The digital luxury liner had 382 cabins, 876 portholes, 681 lounge chairs, 73 towels, and views through the windows of 200 cabins plus the ballroom. Digital people populate the cabins and the decks. The front decks contain a library, bar and exercise room. The rear decks sport the cafeteria, marine room, and viewing area. Modelers built 181,579 individual renderable pieces. The ship is textured with 11 Gigabytes of mip-mapped textures. At night, the ship glows like a Las Vegas casino with 1000 CG lights and thousands of simulated lights.
A digital ocean surrounds the ship, all of which needed to be simulated to create the massive amount of turbulence caused by the behemoth boat. The fluid simulation in the opening shot required 1.4 TB, and the whole shot required 5 TB. “We rendered it on the equivalent of 1200 processors for three days,” says Pat Conran, digital production supervisor.
To simulate the water for this shot and others, ILM used its Physbam particle-level set (PLS) fluid solver, created in collaboration with Ron Fedkiw at Stanford University. The studio had used the simulation engine before, creating the movement of Terminator 3’s liquid chrome, to pour wine through a skeleton’s body in the first Pirates of the Caribbean, and for water flowing off a magic ship in the most recent Harry Potter film, for example, but never at the scale needed for Poseidon. Shermis’ goal was to have the simulation engine handle all the complex interaction between the water and the ship. The combination of Fedkiw, his PhD grad students, and Nick Rasmussen in ILM’s R&D department gave him what he wanted.
“We arrived at a fairly unified approach to getting the water surface, spray, underwater bubbles, foam on the surface, and debris all tied together with one simulation,” says Mohen Leo, associate visual effects supervisor. The only problem was that to achieve water-like behavior, the simulation needed to be run with high-resolution grids and high-res sims took between three and four days each. “The behavior of the water changes significantly between low-res and high-res grid resolutions,” says Leo. “But the high-res simulations can take several minutes per frame to compute. They require more than 8 GB of RAM and the data for a long shot can take almost half a TB of disk space.”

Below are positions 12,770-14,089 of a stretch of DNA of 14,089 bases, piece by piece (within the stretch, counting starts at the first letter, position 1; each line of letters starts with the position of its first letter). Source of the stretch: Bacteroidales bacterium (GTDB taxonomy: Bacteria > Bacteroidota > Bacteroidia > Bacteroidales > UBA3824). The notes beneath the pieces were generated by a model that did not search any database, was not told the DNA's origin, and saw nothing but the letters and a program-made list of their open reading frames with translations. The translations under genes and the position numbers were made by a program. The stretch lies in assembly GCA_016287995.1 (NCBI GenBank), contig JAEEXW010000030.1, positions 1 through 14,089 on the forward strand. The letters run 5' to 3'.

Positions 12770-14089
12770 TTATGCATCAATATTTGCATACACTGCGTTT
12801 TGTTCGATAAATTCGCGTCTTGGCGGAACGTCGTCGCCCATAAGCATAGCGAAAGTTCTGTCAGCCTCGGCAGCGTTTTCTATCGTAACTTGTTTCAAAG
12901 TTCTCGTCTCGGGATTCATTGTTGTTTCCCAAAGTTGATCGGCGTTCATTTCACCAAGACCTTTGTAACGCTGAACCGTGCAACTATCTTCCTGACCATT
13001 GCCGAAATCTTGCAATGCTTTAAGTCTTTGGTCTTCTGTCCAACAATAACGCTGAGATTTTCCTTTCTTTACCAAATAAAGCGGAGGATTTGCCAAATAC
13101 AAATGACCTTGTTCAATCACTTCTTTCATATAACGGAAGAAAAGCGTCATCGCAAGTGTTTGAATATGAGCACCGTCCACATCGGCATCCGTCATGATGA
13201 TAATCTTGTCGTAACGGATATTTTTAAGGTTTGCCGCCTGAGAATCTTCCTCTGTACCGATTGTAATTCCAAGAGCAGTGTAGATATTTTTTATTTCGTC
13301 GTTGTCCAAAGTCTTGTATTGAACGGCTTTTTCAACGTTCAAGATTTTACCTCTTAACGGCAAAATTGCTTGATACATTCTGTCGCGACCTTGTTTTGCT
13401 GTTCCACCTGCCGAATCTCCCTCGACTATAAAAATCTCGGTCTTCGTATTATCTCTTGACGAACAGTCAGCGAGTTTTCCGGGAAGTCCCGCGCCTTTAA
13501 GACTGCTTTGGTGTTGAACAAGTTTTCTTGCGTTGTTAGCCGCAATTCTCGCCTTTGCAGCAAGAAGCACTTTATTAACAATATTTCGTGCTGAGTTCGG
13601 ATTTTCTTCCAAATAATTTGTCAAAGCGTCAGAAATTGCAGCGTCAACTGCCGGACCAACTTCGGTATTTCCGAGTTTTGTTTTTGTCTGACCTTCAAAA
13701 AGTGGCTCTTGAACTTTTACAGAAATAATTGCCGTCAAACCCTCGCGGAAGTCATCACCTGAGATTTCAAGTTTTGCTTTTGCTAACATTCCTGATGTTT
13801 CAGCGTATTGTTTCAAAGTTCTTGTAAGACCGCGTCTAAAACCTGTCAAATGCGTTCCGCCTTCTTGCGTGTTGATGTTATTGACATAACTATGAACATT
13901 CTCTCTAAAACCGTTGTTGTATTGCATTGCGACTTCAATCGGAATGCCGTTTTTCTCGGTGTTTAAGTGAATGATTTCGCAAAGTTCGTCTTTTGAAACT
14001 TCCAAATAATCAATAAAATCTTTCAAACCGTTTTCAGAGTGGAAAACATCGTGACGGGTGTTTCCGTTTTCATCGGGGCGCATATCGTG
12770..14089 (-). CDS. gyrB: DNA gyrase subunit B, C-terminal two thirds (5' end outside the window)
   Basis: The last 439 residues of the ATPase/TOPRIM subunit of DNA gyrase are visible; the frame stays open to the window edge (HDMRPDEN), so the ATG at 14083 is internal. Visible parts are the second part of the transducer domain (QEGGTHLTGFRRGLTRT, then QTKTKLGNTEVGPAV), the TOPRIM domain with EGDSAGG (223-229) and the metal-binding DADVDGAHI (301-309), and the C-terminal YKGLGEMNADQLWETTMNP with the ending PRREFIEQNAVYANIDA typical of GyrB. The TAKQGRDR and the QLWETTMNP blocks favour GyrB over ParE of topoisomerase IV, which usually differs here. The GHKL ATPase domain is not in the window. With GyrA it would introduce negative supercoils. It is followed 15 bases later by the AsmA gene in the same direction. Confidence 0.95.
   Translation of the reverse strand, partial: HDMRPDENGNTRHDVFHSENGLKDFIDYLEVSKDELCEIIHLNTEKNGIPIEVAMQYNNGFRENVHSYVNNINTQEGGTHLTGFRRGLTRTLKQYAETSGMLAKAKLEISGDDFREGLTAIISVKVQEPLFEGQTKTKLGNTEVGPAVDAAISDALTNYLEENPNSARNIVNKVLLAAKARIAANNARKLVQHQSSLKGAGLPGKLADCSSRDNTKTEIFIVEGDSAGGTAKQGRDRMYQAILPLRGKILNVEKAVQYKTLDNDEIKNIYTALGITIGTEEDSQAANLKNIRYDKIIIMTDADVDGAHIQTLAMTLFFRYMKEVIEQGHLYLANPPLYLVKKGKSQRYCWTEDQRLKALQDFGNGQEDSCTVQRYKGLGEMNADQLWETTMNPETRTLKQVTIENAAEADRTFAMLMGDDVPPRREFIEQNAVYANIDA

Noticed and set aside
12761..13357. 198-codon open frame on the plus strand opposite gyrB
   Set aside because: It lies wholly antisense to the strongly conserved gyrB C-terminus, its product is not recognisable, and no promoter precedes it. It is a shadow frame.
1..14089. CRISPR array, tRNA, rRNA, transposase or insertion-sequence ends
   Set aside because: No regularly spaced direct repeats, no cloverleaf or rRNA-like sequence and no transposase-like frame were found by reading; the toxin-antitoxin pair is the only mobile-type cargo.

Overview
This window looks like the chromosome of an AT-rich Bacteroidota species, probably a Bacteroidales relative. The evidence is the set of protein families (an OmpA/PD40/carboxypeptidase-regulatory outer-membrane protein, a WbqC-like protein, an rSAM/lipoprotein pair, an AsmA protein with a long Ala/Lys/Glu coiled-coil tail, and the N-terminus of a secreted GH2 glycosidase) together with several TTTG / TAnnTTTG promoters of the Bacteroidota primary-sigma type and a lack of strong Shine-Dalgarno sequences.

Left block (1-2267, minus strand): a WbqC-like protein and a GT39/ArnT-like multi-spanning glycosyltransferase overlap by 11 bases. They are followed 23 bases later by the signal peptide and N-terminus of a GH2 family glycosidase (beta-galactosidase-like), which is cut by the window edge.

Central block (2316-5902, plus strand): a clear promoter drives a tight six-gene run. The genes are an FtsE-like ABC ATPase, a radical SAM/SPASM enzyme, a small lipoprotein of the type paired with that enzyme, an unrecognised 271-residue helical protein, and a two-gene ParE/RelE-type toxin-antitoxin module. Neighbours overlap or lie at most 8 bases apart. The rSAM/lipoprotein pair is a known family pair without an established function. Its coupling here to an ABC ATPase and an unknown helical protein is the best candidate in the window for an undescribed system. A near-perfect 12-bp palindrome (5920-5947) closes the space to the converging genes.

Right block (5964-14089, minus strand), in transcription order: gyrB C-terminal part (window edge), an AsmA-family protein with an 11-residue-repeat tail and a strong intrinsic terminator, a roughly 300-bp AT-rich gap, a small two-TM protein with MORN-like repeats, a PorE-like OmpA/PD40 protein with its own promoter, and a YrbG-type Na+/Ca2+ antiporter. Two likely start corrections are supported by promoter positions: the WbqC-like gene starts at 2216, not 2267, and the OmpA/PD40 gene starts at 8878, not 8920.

Stanford solved the computational problem by making the fluid-solver code run in parallel on multiple processors, and ILM moved to a 64-bit pipeline. The combination meant the ILM team could run the complex simulations overnight. “We saw details we never thought we would see,” says Libreri.
One of the byproducts of the simulation was that the engine ejected particles when the simulation was especially dynamic. So, the ILM team added gravity and buoyancy to the particles and automatically created spray, bubbles, and foam. That was good enough for a first take of cresting waves and waves crashing down on the boat. Willi Geiger, who most recently helped simulate fiery lava for Star Wars: Episode III, refined the foam by feeding the particles into a particle system in ILM’s Zeno software.
The rogue wave that hits the Poseidon, however, was art-directed; the fluid solver couldn’t do everything. “Its strength and weakness is that it makes the fluid behave like water,” says Leo. That meant it wouldn’t create a Hollywood version of a slowly moving 200-foot wave because, in reality, a wave of that length would collapse. Thus, to give Peterson the threatening wall of water that he wanted for that story point, ILM sculpted patches and used smooth-particle hydrodynamics. But once the wave hits the boat, the fluid solver takes over to handle the interaction of the boat and all its debris with the crashing water.
All in all, Shermis believes the effects in this film have broken new ground. “It’s an action-thriller picture,” he says. “The objective was to blow people away, and I think we did a good job of it.”